{ 6 comments… read them below or add one }

avatar jim

18 cents on a $4 gallon only increases the time we stay reliant on foreign oil… thanks but no thanks

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avatar Kyle

Vote for me in November. I won’t waste anybody’s time or money with this crap. I also promise not to invade anybody unless they really, really piss me off.

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avatar matty dread

of course he’s proposing it again….its the only thing he can think of.

the republicans only push two things…..open up offshore/alaska drilling and a gas tax holiday. no progressive thought at all (well, its progressive in that it will make some of their oil/exploration friends wealthy).

meanwhile, Toyota is developing a better lithium ion battery to put in their hybrids and developing a plug in version of their electric cars.

why don’t our politicians promote innovation and progress? toyota will control the car market by 2010 is my guess and the american car companies and our government will still be trying to drill for more oil and figure out what to do with all the huge gas using SUV’s sitting on car lots…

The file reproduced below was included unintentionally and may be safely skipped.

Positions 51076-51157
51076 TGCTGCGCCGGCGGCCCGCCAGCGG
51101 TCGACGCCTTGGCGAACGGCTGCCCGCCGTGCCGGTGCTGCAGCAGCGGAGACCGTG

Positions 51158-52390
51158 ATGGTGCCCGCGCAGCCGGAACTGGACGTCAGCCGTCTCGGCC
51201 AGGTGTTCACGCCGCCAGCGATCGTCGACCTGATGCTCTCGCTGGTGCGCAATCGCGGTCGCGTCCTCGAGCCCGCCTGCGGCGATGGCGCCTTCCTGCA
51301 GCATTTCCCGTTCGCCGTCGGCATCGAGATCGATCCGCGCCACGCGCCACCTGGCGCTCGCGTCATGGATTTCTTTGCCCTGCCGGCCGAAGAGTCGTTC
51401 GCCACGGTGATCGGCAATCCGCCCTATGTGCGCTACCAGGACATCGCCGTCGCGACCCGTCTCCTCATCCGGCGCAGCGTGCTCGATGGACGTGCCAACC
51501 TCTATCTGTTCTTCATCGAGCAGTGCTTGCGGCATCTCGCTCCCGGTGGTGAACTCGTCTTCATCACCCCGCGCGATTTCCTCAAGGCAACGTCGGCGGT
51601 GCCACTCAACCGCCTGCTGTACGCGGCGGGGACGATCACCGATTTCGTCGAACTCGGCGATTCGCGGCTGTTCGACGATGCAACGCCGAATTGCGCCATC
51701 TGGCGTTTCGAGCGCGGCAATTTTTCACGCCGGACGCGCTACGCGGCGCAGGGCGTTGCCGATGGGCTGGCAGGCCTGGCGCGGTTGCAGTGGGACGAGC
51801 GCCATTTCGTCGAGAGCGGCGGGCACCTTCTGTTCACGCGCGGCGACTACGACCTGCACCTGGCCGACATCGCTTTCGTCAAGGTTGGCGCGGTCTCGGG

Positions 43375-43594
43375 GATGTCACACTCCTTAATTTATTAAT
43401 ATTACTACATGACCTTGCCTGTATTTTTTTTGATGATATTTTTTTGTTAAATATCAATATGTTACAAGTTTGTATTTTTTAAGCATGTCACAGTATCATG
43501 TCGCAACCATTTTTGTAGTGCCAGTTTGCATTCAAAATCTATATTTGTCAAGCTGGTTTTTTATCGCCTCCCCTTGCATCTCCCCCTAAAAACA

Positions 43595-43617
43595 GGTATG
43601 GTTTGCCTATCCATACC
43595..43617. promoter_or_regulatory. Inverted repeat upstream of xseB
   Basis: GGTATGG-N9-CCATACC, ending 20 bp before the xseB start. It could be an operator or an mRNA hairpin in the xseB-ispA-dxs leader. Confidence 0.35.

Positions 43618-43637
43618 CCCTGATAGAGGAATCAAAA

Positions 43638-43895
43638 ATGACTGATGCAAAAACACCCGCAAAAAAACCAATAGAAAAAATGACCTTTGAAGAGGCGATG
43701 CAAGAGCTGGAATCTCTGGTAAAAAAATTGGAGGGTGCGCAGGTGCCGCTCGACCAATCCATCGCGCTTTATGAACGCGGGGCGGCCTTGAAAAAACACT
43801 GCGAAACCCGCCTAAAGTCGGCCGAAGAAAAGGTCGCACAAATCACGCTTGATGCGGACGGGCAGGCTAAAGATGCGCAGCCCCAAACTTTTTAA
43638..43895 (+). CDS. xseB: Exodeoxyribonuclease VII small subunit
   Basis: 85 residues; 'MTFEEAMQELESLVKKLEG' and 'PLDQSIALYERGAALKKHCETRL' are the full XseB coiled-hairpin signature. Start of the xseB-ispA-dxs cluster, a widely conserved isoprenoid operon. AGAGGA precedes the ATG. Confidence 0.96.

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avatar Thor

I completely agree. I think this is political pandering and will have no lasting effect on the price of oil or the price of gasoline. It would be interesting though to see if the government could actually live without taxing gasoline. I doubt most people realize that even at $4 a gallon gas taxes make up 5% of the total price.

I did find this thought of yours interesting:

“Let’s face it, though, it makes no sense to choose a candidate based on their economic policy, something the Office of the President has little control over thanks to the numerous people involved with setting policy and economic cycles.”

I would have to disagree, being the fact that the president has veto power over taxes and government spending as well as unusually large sway over both these items in regards to proposing budgets and signing trade agreements. Furthermore, Government spending is close to 20% of GDP and tax revenues are 19% or so of GDP and this clearly makes an economic difference.

I think the President is not the driving force behind the economy and takes too much credit and/or blame, but the President (like Congress) definitely has a substantial impact on the economy of the U.S. via taxes, spending, trade agreements, etc.

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avatar Damien Vu

I think there are plenty of economic studies that have shown stimulus payments do work…. if you give it to people who will spend it. The threshold has to be set lower than the last time, down from $75k to $40k maybe.

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avatar Sarah

How does Mr. McCain plan to pay for his little war in Iraq if he keeps giving away tax money? There really is Hell to pay for.